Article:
The University of Richmond’s Office of the Chaplaincy has brought back the 10-day pilgrimages during spring break for students to travel globally after a two-year hiatus from the COVID-19 pandemic.
The pilgrimage program had been paused since the spring of 2020, and all international trips were canceled that year. In the fall of 2021, the chaplaincy resumed travel and went to Arizona and Costa Rica during fall break and Wyoming in May 2022. These are the first spring break international trips taken after the pandemic began by the chaplaincy.
The pilgrimage started around 10 years ago in 2011, when University Chaplain the Rev. Dr. Craig Kocher was brainstorming with colleagues about different ways students could go beyond UR with their spiritual journeys, he said.
The themes were set: form meaningful friendships and community with students on campus, bring in diverse backgrounds, engage in the wider world beyond UR and allow students to determine their role outside of an academic one, Kocher said.
The three pilgrimages being hosted this year are to Berlin from March 3 to 12, Camino de Santiago from March 4 to 12 and Wyoming from May 8 to 14.
Students from every faith are invited to attend the retreats, said Josh Jeffreys, Jewish chaplain and director of religious life.
“The more people that we can bring into the space of various backgrounds, the more that we can learn from one another,” Jeffreys said. “We think that [this] strengthens each participant's development beyond the group itself.”
The Berlin trip will be led by Jeffreys and the Rev. Jamie Lynn Haskins, the chaplain for spiritual life. Students will learn about the Holocaust, travel with a tour guide and move through Berlin learning about German history, specifically leading up to World War II. Additionally, there will be museums, sightseeing and meetings with locals, Jeffreys said.
Camino de Santiago will be led by Kocher and Associate University Chaplain Bryn Taylor. Students will hike the last 60 miles of one of the most famous pilgrimages in the Western world, which converges at Santiago de Compostela. They will walk between 7-12 miles a day, stopping at local inns to sleep, chatting with locals along the way and eating delicious food, Kocher said.
Finally, Wyoming will be led by Kocher and Taylor at the end of the year rather than in the middle.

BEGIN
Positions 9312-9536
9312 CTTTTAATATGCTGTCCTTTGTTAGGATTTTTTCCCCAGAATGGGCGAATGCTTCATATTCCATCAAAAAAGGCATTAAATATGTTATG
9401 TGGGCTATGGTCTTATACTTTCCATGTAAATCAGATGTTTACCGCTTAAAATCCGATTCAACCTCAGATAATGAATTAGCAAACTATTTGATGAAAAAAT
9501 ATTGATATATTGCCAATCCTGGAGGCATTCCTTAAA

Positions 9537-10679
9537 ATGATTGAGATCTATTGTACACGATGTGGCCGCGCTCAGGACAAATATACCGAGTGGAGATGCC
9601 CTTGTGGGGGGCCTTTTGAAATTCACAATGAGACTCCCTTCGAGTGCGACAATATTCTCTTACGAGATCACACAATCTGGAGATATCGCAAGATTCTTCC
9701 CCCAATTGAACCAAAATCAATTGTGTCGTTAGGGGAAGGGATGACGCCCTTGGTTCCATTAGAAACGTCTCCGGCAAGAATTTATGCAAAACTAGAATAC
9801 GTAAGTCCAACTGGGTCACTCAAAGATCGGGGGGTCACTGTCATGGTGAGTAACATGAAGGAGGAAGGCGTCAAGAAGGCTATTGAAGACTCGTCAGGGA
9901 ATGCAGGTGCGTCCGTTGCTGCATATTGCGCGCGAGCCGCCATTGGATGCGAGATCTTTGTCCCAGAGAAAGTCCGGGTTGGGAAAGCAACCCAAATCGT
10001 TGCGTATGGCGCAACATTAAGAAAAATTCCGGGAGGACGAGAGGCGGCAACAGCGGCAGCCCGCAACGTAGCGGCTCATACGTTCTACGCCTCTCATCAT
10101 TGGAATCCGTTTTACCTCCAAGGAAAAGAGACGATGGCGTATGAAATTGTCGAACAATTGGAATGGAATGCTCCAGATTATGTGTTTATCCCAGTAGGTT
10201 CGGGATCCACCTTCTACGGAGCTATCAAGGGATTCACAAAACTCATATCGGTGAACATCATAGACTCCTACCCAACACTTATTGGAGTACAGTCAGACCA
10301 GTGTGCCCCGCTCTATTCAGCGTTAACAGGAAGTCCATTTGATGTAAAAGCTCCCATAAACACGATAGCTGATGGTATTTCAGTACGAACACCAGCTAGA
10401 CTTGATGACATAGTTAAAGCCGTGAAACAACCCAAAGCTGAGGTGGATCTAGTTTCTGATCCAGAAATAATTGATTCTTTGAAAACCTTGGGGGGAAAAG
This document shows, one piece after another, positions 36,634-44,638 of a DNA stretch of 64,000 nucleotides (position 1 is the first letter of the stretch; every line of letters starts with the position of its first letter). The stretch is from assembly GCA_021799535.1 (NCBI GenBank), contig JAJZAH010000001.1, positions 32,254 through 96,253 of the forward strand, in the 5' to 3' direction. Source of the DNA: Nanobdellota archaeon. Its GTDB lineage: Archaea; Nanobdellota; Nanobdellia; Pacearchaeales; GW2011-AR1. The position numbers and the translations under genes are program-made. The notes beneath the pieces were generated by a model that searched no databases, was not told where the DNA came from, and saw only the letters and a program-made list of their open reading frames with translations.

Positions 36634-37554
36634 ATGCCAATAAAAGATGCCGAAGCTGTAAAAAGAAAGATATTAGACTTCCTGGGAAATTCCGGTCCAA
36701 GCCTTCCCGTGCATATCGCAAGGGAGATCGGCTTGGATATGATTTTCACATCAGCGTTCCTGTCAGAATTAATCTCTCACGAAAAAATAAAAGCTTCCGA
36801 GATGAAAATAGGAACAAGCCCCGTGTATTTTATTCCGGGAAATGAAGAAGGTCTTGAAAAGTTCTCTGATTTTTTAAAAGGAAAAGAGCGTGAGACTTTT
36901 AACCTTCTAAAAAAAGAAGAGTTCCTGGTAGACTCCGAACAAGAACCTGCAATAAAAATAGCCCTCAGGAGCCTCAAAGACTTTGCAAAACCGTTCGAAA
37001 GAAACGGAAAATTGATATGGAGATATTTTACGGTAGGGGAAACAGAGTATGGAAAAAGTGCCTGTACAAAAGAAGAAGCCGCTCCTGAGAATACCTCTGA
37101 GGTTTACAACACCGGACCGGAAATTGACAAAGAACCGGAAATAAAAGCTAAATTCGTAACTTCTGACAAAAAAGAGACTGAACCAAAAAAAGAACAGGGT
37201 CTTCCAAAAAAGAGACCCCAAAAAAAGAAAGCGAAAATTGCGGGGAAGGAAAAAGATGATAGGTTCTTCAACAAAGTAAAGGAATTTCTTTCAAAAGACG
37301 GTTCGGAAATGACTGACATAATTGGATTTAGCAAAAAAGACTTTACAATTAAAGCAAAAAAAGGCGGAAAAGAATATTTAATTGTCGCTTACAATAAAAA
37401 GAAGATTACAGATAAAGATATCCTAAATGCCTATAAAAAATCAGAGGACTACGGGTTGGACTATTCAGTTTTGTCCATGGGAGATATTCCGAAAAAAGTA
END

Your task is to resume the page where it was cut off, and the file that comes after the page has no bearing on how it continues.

“For Wyoming, there’s a longer period of time to be together,” Kocher said. “The pilgrimage itself feels like the culmination of something.”
Additionally, the students involved will go on daily excursions and primarily focus on spiritual health. They will meditate, pray, hike, be in nature and contemplate their spiritual journeys, Kocher said.
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The actual class will include little outside work, but will mostly consist of bonding activities, museum trips, dinners with the group and an occasional podcast or article to read. Typically, they’re more front-loaded with work to do before the trip, and they tend to become more reflective after the trip has finished, said Jeffreys.
Pamira Yanar, a junior who went on the first domestic pilgrimage since COVID, said they not only found many new friends, but also found a new community within the Spiritual, But Not Religious group (SBNR). They also went on to say that the trip was a mix of entirely different people, all over the religious spectrum and everyone was entirely welcoming, no matter their background.
“I definitely think it was one of the best experiences that I’ve had here,” Yanar said, referencing their time on the fall break pilgrimage to Arizona which was focused on yoga and contemplation, similar to the Wyoming trip in May.
Applications are due Nov. 1 for students interested in attending the trip.
“It can be a high point in their time at Richmond that gives perspective on where they’ve been and where they’re going,” Kocher said.
Contact news writer Rosalie Hinke at firstname.lastname@example.org
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